“The waiting is the hardest part. Every day you see one more card.” -Tom Petty

Note: Individual equities discussed within are examples to show earning season trends and sector performance; They should not be viewed as buy/sell/hold recommendations.

The Waiting” was the lead single from Tom Petty and the Heartbreakers’ Hard Promises album in 1981 and one of their many classics.  Petty said that it was an optimistic song about waiting for your dreams and not knowing if they’ll come true.  In a sense, equity investors are feeling the same way, which is why we’ve made it our theme song for this earnings season.  We’re waiting to see one of two things – signs if we’re entering a slowdown and/or recession, or if the Fed has won its inflation battle and is near the end of its rate hike cycle, permitting a “soft landing.”

Meanwhile, equities have been in financial purgatory.  Since last May, the S&P 500 has been rangebound, which has frustrated both bulls and bears that have gotten used to quick resolutions in either direction.  A whipsaw climate has been great for traders but frustrating for longer-term investors who seem to be bracing for a highly-anticipated downturn only to find out that things remain mostly healthy – for now.  Then we repeat this cycle all over again three months later.

The waiting is the hardest part.

Will we finally get a resolution in this earnings season?  Tech and consumer discretionary, two major beneficiaries of pandemic lockdowns that account for a third of the S&P 500, have been spoiling the party.  However, these are expected to recover in 2023.  Industrials, energy, and consumer staples have remained strong but are also beginning to slow.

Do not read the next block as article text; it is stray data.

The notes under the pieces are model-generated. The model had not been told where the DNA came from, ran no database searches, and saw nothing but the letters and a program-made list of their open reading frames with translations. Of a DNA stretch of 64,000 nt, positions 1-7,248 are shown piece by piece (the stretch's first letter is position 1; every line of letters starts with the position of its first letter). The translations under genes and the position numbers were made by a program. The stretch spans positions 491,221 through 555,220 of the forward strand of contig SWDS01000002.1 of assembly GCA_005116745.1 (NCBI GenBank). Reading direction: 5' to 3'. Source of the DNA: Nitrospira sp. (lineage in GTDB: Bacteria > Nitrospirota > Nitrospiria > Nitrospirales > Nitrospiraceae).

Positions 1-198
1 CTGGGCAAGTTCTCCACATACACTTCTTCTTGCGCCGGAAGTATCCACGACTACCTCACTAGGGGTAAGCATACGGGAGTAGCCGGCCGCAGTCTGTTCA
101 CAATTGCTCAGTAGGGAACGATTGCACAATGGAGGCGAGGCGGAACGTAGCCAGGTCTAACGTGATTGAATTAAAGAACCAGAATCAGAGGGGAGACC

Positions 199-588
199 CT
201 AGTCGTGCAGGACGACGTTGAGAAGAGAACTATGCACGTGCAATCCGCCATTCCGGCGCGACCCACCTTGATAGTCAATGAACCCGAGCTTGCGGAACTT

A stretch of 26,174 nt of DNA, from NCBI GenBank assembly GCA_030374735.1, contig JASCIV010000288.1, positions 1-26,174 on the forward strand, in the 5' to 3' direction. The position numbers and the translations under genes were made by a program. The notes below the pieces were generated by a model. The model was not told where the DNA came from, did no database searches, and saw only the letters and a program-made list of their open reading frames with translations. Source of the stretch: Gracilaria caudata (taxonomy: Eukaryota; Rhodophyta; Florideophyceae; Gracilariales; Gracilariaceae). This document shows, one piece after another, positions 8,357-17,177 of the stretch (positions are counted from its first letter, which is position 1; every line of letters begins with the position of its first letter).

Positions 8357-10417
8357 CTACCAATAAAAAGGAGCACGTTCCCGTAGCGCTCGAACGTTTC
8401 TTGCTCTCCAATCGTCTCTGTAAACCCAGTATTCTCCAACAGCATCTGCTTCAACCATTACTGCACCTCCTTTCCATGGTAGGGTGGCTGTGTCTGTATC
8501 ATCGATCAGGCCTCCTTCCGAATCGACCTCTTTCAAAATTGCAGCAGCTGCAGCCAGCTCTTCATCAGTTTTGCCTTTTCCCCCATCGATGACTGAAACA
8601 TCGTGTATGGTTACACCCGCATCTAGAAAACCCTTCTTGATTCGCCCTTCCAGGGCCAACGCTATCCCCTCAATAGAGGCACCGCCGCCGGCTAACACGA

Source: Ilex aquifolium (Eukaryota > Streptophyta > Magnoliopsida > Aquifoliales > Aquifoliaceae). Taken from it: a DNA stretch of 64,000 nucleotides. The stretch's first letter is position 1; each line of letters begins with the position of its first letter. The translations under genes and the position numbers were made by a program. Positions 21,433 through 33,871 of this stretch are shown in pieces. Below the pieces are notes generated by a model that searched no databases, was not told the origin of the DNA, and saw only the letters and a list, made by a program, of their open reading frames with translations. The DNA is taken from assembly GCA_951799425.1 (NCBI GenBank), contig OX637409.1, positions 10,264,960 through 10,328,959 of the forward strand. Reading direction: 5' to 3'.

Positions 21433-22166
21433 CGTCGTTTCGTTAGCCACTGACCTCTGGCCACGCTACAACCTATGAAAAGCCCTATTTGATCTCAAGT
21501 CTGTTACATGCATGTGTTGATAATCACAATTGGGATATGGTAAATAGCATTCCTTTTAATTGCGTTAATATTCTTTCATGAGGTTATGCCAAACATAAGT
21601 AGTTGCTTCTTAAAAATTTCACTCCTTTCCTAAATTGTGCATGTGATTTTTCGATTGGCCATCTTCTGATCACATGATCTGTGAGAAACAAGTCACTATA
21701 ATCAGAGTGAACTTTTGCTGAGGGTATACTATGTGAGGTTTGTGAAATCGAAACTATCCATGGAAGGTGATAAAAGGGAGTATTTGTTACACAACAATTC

Fourth-quarter earnings reports are notable because many firms give full-year outlooks for the first time, which always matters more than reported results.  Maybe this could put this directionless market back on some path, but this is a tall task, as forecasts from corporate management teams aren’t immune to changing economic and financial conditions.  Either way, we’re anxious to get another peek into the current state of corporate fundaments.

Every day you see one more card.

Corporate earnings are expected to decline in the fourth quarter of 2022

Currently, expectations call for about a 3.5% drop in S&P 500 earnings during Q4’22, according to FactSet.  This would be the first earnings decline since 3Q 2020 during the pandemic.  However, actual results will likely come in better as the long-term average of firms beating consensus estimates is around 66% due to corporate sandbagging.

Weak profits are expected to be broad-based.  In fact, 7 out of the 11 S&P sectors are anticipated to post lower EPS.  Only Energy, Industrials, Real Estate, and Utilities are expected to show gains, but collectively these sectors account for less than 20% of the S&P 500.  Some of this weakness is from a strong US dollar, which Wall Street tends to ignore since currency fluctuations aren’t typically long-lasting.  The same is true when currency becomes a tailwind, which is expected to occur during the 2nd half of 2023.

Nevertheless, it’s hard to win over finicky equity investors without a solid forecast…

Growth is expected to decelerate into 2023, but the path matters